Splits and slicing

All TFDS datasets expose various data splits (e.g. 'train', 'test') which can be explored in the catalog.

In addition of the "official" dataset splits, TFDS allow to select slice(s) of split(s) and various combinaison.

Slicing API

Slicing instructions are specified in tfds.load or tfds.DatasetBuilder.as_dataset through the split= kwarg.

ds = tfds.load('my_dataset', split='train[:75%]')
builder = tfds.builder('my_dataset')
ds = builder.as_dataset(split='test+train[:75%]')

Split can be:

  • Plain split ('train', 'test'): All examples within the split selected.
  • Slices: Slices have the same semantic as python slice notation. Slices can be:
    • Absolute ('train[123:450]', train[:4000]): (see note bellow for caveat about read order)
    • Percent ('train[:75%]', 'train[25%:75%]'): Divide the full data into 100 even slices. If the data is not divisible by 100, some percent might contain additional examples.
    • Shard (train[:4shard], train[4shard]): Select all examples in the requested shard. (see info.splits['train'].num_shards to get the number of shards of the split)
  • Union of splits ('train+test', 'train[:25%]+test'): Splits will be interleaved together.
  • Full dataset ('all'): 'all' is a special split name corresponding to the union of all splits (equivalent to 'train+test+...').
  • List of splits (['train', 'test']): Multiple tf.data.Dataset are returned separately:
# Returns both train and test split separately
train_ds, test_ds = tfds.load('mnist', split=['train', 'test[50%]'])

tfds.even_splits & multi-host training

tfds.even_splits generates a list of non-overlapping sub-splits of same size.

# Divide the dataset into 3 even parts, each containing 1/3 of the data
split0, split1, split2 = tfds.even_splits('train', n=3)

ds = tfds.load('my_dataset', split=split2)

This can be particularly useful when training in a distributed setting, where each host should receive a slice of the original data. Here is an example with jax:

splits = tfds.even_splits('train', n=jax.process_count(), drop_remainder=True)
# The current `process_index` load only `1 / process_count` of the data.
ds = tfds.load('my_dataset', split=splits[jax.process_index()])

tfds.even_splits accepts on any split value as input (e.g. 'train[75%:]+test')

Slicing and metadata

It is possible to get additional info on the splits/subsplits (num_examples, file_instructions,...) using the dataset info:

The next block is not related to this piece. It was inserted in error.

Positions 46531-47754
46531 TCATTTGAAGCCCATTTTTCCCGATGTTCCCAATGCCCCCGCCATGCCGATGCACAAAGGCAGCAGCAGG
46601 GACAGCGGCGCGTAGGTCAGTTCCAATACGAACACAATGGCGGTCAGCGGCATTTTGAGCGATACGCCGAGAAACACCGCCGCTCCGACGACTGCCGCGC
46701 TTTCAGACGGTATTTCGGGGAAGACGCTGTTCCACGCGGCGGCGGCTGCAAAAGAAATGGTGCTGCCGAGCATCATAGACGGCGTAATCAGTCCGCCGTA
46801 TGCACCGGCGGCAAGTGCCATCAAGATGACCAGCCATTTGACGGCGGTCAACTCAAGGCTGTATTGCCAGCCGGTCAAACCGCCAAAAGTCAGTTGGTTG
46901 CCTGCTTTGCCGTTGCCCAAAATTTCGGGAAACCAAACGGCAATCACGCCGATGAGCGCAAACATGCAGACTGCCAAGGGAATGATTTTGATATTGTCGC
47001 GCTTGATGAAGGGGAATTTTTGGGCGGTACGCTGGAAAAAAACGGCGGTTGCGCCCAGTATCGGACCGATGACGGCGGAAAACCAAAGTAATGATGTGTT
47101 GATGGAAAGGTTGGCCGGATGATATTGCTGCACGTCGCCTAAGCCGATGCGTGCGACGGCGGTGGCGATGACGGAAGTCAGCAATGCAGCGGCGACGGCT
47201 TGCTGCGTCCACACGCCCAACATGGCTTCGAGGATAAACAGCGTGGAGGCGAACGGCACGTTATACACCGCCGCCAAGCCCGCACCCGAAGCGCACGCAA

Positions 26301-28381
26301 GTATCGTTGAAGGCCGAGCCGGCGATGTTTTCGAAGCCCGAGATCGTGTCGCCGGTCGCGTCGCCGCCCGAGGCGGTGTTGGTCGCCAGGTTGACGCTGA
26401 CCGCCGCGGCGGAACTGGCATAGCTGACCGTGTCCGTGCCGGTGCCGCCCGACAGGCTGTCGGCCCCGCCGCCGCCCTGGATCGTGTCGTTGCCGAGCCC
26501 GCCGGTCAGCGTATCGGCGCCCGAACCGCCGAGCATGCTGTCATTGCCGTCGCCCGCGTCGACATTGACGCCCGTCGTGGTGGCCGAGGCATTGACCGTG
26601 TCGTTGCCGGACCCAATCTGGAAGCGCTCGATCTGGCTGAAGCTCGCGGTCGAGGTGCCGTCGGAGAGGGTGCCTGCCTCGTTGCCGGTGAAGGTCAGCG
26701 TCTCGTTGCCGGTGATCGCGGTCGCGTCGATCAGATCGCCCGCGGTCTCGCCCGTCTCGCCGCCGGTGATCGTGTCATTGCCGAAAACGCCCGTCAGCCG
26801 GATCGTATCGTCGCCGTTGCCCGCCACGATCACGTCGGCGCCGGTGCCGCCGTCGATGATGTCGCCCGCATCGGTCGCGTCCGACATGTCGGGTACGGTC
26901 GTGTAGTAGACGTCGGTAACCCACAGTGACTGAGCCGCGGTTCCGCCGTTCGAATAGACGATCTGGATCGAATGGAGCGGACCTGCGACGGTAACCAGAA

builder = tfds.builder('my_dataset')
builder.info.splits['train'].num_examples  # 10_000
builder.info.splits['train[:75%]'].num_examples  # 7_500 (also works with slices)
builder.info.splits.keys()  # ['train', 'test']

Cross validation

Examples of 10-fold cross-validation using the string API:

vals_ds = tfds.load('mnist', split=[
    f'train[{k}%:{k+10}%]' for k in range(0, 100, 10)
trains_ds = tfds.load('mnist', split=[
    f'train[:{k}%]+train[{k+10}%:]' for k in range(0, 100, 10)

The validation datasets are each going to be 10%: [0%:10%], [10%:20%], ..., [90%:100%]. And the training datasets are each going to be the complementary 90%: [10%:100%] (for a corresponding validation set of [0%:10%]), `[0%:10%]

  • [20%:100%](for a validation set of[10%:20%]`),...

tfds.core.ReadInstruction and rounding

Rather than str, it is possible to pass splits as tfds.core.ReadInstruction:

For example, split = 'train[50%:75%] + test' is equivalent to:

split = (

    + tfds.core.ReadInstruction('test')
ds = tfds.load('my_dataset', split=split)

unit can be:

  • abs: Absolute slicing
  • %: Percent slicing
  • shard: Shard slicing

tfds.ReadInstruction also has a rounding argument. If the number of example in the dataset is not divide evenly by 100:

  • rounding='closest' (default): The remaining examples are distributed among the percent, so some percent might contain additional examples.
  • rounding='pct1_dropremainder': The remaining examples are dropped, but this guarantee all percent contain the exact same number of example (eg: len(5%) == 5 * len(1%)).

Reproducibility & determinism

During generation, for a given dataset version, TFDS guarantee that examples are deterministically shuffled on disk. So generating the dataset twice (in 2 different computers) won't change the example order.

Similarly, the subsplit API will always select the same set of examples, regardless of platform, architecture, etc. This mean set('train[:20%]') == set('train[:10%]') + set('train[10%:20%]').

However, the order in which example are read might not be deterministic. This depends on other parameters (e.g. whether shuffle_files=True).